Baseball is a game of two images. One is the macro, the horizon viewing long run where statistics and trends are the language and structure. A world where someone’s worth is only what he achieves as all inputs approach variability. The other is in streaks, between base paths. It is etched in the grooves of the hearts of all who witness, it is the part where sport transcends the cold, dying newspaper or the colder, pixel that make up the computer screen.
It's a struggle to reconcile these two mirrored images because they run in opposite directions. One has tasked itself in knowing the game not as it is played, but how it trends. Yesterday we knew wins were one of the top measures of a pitcher. Yesterday we knew players could be clutch, and others not. Imagine what we'll know tomorrow.
What of the game between the lines? It's the only place for some ballplayers. Some spill out onto the pages of history and legend or infamy, become something more than just another ballplayer. For others, the dimensions of the ballpark clearly keep them. As time goes on, they aren't noticed much for their modest accomplishments. They fade away, just another name.
Willie Bloomquist is not someone you notice. He is completely average, standing 6’ 1" and weighing 185 pounds. He went to a good baseball school, was drafted fairly high, and then went away. Except that he’s always been here, playing baseball.
"Willie Bloomquist is an absurd hero. He has no hope of ever being a good baseball player: no power, can’t hit for average, ordinary speed, mediocre fielding. When his career is over, nobody will remember that he ever existed. And yet he continues to play."- Will Evans
Even his Baseball Reference sponsor, quoted above, doesn’t have much faith in him. It’s hard to imagine why he sponsors Willie, except maybe he’s attracted to cheap deals. It’s not hard to imagine why Evans feels this way, though.
Bloomquist’s career line is .265/.318/.657. His OPS+ is 77, and has never even cracked 90 in a full season. He has hit barely more home runs (14) than seasons played (10). He plays every position except beer vendor. After hanging around Seattle for 7 seasons he’s been kicked from Kansas City to Toronto to back to Kansas City to Cincinnati to Arizona in 4 seasons.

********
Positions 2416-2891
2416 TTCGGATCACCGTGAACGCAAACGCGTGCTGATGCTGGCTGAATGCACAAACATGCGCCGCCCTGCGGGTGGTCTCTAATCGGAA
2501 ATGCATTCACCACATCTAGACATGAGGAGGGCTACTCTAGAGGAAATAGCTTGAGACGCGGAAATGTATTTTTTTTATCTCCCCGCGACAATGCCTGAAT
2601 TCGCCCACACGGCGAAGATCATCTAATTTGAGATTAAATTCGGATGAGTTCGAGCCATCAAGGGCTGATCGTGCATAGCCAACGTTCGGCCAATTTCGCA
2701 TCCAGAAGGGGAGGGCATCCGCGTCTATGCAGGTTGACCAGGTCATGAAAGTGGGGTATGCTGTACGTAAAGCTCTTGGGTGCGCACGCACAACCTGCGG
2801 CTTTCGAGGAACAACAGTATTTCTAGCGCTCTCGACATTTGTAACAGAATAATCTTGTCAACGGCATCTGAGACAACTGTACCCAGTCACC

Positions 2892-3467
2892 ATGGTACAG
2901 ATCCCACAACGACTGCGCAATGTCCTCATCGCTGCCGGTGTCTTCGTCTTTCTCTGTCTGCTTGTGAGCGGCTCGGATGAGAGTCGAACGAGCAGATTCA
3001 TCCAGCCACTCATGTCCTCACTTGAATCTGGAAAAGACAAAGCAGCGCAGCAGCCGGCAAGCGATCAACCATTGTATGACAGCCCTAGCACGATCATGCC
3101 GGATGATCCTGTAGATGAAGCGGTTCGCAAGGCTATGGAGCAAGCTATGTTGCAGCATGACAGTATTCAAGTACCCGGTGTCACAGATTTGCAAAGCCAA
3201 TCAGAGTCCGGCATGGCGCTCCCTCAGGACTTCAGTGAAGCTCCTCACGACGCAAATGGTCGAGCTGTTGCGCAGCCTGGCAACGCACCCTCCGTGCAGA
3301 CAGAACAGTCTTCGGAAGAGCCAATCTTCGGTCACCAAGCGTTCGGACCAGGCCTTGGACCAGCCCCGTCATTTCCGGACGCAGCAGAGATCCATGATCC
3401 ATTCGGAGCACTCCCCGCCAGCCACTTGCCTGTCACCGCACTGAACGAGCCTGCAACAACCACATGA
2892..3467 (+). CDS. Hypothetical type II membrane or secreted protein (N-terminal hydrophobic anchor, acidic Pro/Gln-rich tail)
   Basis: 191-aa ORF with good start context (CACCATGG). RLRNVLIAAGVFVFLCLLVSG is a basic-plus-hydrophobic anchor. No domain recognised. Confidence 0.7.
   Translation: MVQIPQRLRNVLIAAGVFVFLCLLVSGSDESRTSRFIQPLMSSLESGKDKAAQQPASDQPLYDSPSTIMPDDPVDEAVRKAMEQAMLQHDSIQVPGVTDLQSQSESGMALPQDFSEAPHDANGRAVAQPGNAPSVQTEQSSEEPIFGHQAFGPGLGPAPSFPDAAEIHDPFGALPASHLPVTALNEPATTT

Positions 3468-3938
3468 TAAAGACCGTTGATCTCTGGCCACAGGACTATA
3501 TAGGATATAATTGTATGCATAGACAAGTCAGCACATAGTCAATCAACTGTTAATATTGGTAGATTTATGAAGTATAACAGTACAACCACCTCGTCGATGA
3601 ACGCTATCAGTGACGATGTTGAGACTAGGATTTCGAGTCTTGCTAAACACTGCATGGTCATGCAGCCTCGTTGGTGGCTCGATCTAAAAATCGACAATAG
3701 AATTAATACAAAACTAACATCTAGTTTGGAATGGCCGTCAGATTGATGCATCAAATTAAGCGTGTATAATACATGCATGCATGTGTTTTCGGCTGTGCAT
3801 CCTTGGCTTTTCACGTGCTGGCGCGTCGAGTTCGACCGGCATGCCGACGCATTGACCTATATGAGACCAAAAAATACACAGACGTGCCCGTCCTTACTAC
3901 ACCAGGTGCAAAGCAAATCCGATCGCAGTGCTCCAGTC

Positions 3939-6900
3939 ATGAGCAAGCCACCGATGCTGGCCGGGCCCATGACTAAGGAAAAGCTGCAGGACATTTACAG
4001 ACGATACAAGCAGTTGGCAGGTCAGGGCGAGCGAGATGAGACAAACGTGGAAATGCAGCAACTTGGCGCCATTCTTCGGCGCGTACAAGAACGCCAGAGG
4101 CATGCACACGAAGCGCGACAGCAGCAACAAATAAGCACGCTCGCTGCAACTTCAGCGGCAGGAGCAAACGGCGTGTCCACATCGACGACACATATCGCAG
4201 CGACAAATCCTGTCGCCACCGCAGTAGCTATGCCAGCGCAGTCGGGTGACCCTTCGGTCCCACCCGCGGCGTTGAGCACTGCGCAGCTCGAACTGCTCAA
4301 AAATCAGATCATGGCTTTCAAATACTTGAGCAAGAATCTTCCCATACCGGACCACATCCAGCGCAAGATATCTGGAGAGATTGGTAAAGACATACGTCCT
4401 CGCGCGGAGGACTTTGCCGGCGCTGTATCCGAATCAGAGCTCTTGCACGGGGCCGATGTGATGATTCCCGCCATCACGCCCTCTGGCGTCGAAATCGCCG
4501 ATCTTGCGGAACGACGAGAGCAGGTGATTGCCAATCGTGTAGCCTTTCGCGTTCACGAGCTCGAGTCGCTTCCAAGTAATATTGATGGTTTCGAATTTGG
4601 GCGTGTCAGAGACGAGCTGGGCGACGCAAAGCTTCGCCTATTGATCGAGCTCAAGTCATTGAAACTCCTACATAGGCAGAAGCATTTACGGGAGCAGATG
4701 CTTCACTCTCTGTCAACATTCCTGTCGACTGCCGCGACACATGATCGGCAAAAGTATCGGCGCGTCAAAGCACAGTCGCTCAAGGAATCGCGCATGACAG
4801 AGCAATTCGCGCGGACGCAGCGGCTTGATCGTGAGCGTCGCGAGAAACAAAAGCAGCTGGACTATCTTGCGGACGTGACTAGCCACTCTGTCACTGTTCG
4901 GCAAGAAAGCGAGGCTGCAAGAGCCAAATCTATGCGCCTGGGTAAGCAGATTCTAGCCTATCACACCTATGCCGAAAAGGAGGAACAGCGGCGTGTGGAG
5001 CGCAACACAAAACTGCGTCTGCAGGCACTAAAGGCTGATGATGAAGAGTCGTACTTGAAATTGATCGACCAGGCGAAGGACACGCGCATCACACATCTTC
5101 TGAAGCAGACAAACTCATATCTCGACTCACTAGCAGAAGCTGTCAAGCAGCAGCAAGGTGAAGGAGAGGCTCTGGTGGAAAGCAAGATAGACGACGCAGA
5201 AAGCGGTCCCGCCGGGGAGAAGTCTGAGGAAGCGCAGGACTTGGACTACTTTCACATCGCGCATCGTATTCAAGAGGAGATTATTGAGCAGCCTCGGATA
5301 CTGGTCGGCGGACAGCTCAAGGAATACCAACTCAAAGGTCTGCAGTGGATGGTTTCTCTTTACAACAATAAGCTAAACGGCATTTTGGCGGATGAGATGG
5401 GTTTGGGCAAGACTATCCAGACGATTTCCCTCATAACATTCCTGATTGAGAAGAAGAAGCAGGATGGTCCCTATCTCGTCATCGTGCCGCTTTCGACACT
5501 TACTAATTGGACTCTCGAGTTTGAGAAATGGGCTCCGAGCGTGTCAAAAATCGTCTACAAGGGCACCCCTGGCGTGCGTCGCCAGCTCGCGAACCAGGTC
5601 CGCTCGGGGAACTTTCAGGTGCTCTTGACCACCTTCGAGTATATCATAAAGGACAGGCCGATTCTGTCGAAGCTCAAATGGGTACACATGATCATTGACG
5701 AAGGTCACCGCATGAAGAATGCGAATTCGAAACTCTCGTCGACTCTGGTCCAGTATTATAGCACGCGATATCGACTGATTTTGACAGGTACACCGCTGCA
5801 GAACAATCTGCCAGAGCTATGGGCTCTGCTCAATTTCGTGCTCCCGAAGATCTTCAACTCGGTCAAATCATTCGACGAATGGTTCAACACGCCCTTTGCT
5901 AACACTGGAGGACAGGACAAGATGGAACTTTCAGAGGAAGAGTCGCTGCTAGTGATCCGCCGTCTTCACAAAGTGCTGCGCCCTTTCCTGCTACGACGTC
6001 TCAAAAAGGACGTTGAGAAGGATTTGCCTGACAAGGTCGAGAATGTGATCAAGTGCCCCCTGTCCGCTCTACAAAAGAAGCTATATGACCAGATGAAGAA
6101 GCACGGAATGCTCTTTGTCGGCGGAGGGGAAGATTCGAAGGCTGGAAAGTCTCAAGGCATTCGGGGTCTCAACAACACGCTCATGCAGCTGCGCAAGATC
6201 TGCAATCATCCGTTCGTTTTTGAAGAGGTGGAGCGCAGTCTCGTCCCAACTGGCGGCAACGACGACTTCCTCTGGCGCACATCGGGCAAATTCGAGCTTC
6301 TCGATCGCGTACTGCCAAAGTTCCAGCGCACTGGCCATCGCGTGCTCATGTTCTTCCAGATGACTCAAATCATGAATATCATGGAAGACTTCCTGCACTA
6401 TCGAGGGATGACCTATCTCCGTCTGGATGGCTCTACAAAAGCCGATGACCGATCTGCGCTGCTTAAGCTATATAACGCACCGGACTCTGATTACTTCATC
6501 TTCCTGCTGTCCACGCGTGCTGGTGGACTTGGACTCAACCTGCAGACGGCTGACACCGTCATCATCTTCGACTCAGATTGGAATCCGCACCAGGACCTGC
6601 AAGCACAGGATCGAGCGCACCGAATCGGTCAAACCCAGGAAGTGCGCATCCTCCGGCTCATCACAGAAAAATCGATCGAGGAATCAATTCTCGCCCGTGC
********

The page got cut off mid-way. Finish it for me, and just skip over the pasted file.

If you were so inclined, you could pull out a slew of exotic statistics to prove Bloomquist is average, horrible, a waste of space, the worst player of all time. For instance, his career BAbip is .314, but this season he’s at .360. Obviously it’s been all luck, and luck isn’t always a lady. Don’t believe, kid, this ship is sinking fast. The only one who doesn’t know is the captain.
And if you want to believe?
The response, then, is to throw it all away, the numbers, the smug skepticism, the tea leaves. Enjoy it before it goes away, because some day it will.
The truth is that Bloomquist will return to his normal, unremarkable self. Those who have been braying this since the start of the season will be vindicated, and everyone else will move on to some other poor, over-performing sap.
Baseball is littered with the careers of men just like Willie Bloomquist. It’s an insular game, one that demands just as much a respect to itself as it does talent. Every team of nearly every year in nearly every dusty memory can recall Willie Bloomquist, the idea. They could make action figures, talent not included.
A player like Bloomquist’s value is measured with intangibles. We, as fans, the measurers, are the gatekeepers to baseball’s "true" knowledge, and as such hate intangibles because it inherently keeps us out. It reminds us that we don’t really know what we think we know. Oh sure, we can count the base hits. We can record the information that is created by the artists, witnesses to history or infamy or mundane. But there is separation. A wall we can never hope to break down no matter the communication technology, or how open players become. We have a place, and it is outside.